Defendant’s various alleged actions and perjurious statements “den[ied] plaintiff’s liberty interest in parenting …, as well as den[ied] plaintiff’s right to due process guaranteed under the 14th Amendment of the United States Constitution, and violat[ed] 42 U.S. 1983.” (Doc. 1, 3.) Plaintiff demands a jury trial and seeks $500, 000 in damages for “personal injury caused by and from violation of plaintiff’s civil rights, as well as compensatory damages, punitive damages, and any and all relief that is proper and just and would be supported by any law of the United States as a result of damage caused by defendant in violation of plaintiff’s 14th Amendment Right to Due Process.” (Doc. 1, 3-4.)


A. Screening Standard

In cases where the plaintiff is proceeding in forma pauperis, the Court is required to screen each case, and must dismiss the case at any time if the Court determines that the allegation of poverty is untrue, or the Court determines that the action or appeal is frivolous or malicious, fails to state a claim upon which relief may be granted, or seeks monetary relief against a defendant who is immune from such relief. 28 U.S.C. § 1915(e)(2). A claim is legally frivolous when it lacks an arguable basis either in law or in fact. Neitzke v. Williams, 490 U.S. 319, 325 (1989); Franklin v. Murphy, 745 F.2d 1221, 1227-28 (9th Cir.1984). The court may, therefore, dismiss a claim as frivolous where it is based on an indisputably meritless legal theory or where the factual contentions are clearly baseless. Neitzke, 490 U.S. at 327. The critical inquiry is whether a constitutional claim, however inartfully pleaded, has an arguable legal and factual basis. See Jackson v. Arizona, 885 F.2d 639, 640 (9th Cir.1989); Franklin, 745 F.2d at 1227.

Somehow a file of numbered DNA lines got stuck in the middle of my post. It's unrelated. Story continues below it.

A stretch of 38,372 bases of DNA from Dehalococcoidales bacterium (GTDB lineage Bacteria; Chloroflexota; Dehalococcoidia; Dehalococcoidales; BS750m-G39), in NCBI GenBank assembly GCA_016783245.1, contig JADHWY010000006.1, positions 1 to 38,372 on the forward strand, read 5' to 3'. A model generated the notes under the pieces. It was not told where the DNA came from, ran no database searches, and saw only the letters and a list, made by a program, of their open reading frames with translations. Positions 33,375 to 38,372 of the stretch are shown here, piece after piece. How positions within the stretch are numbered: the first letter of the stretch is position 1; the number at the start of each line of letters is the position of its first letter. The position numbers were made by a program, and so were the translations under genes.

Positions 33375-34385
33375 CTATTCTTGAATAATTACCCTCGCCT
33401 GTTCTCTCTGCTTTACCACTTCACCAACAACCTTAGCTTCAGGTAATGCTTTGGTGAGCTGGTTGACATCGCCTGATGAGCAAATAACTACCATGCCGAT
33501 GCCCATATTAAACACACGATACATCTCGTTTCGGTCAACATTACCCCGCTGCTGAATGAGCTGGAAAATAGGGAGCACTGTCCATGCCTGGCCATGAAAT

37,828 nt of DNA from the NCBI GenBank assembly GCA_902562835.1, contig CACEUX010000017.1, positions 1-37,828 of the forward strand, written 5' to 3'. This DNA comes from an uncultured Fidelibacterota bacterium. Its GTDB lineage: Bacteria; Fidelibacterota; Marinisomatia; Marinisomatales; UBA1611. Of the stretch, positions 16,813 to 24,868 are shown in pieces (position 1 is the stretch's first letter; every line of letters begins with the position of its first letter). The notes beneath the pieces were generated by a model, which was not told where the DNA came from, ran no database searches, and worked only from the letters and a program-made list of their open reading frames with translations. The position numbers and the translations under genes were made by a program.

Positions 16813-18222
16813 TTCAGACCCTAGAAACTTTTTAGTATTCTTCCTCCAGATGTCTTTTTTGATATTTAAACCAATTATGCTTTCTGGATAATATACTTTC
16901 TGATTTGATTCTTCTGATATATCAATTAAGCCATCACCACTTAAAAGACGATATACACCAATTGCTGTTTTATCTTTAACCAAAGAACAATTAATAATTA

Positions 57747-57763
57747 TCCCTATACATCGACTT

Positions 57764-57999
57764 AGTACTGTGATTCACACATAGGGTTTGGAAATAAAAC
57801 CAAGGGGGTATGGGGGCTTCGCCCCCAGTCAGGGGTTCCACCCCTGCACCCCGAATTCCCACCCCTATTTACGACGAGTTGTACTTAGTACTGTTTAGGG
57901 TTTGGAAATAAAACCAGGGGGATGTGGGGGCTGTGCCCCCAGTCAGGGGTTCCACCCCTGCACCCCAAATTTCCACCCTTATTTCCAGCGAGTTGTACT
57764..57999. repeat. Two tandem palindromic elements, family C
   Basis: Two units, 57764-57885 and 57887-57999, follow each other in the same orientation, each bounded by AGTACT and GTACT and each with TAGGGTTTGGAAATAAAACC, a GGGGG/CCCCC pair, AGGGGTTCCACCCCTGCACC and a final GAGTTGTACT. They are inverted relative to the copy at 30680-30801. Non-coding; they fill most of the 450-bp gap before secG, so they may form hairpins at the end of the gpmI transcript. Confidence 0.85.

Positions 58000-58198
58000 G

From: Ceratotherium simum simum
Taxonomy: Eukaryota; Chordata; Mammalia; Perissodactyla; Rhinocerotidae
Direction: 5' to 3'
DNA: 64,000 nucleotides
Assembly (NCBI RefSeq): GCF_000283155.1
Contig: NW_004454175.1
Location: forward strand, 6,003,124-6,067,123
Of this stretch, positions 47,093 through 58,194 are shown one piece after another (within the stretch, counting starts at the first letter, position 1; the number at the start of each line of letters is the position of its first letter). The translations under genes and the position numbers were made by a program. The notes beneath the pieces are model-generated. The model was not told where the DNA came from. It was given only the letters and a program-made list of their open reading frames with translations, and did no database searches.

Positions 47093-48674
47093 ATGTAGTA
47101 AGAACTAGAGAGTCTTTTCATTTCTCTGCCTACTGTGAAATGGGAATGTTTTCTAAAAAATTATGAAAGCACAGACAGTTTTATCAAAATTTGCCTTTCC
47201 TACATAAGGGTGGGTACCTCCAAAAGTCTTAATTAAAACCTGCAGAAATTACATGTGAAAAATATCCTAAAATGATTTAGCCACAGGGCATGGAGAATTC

A complaint must contain a “short and plain statement of the claim showing that the pleader is entitled to relief.” Fed.R.Civ.P. 8(a)(2). Detailed factual allegations are not required, but “[t]hreadbare recitals of the elements of a cause of action, supported by mere conclusory statements, do not suffice.” Ashcroft v. Iqbal, 556 U.S. 662, 678 (2009) (quoting Bell Atl. Corp. v. Twombly, 550 U.S. 544, 555 (2007)). A complaint may not simply allege a wrong has been committed and demand relief. The pleading standard “demands more than an unadorned, the-defendant-unlawfully-harmed-me accusation[;]” the complaint must contain “sufficient factual matter, accepted as true, to ‘state a claim to relief that is plausible on its face.’” Id. (quoting Twombly, 550 U.S. at 555, 570). Further, while factual allegations are accepted as true, legal conclusions are not. Id. (quoting Twombly, 550 U.S. at 555).

Pro se pleadings are liberally construed. See Haines v. Kerner, 404 U.S. 519, 520–21, 92 S.Ct. 594, 30 L.Ed.2d 652 (1972); Balistreri v. Pacifica Police Dep't., 901 F.2d 696, 699 (9th Cir.1988). Unless it is clear that no amendment can cure the defects of a complaint, a pro se plaintiff proceeding in forma pauperis is entitled to notice and an opportunity to amend before dismissal. See Noll v. Carlson, 809 F.2d 1446, 1448 (9th Cir.1987); Franklin, 745 F.2d at 1230. If the Court determines that the complaint fails to state a claim, leave to amend may be granted to the ...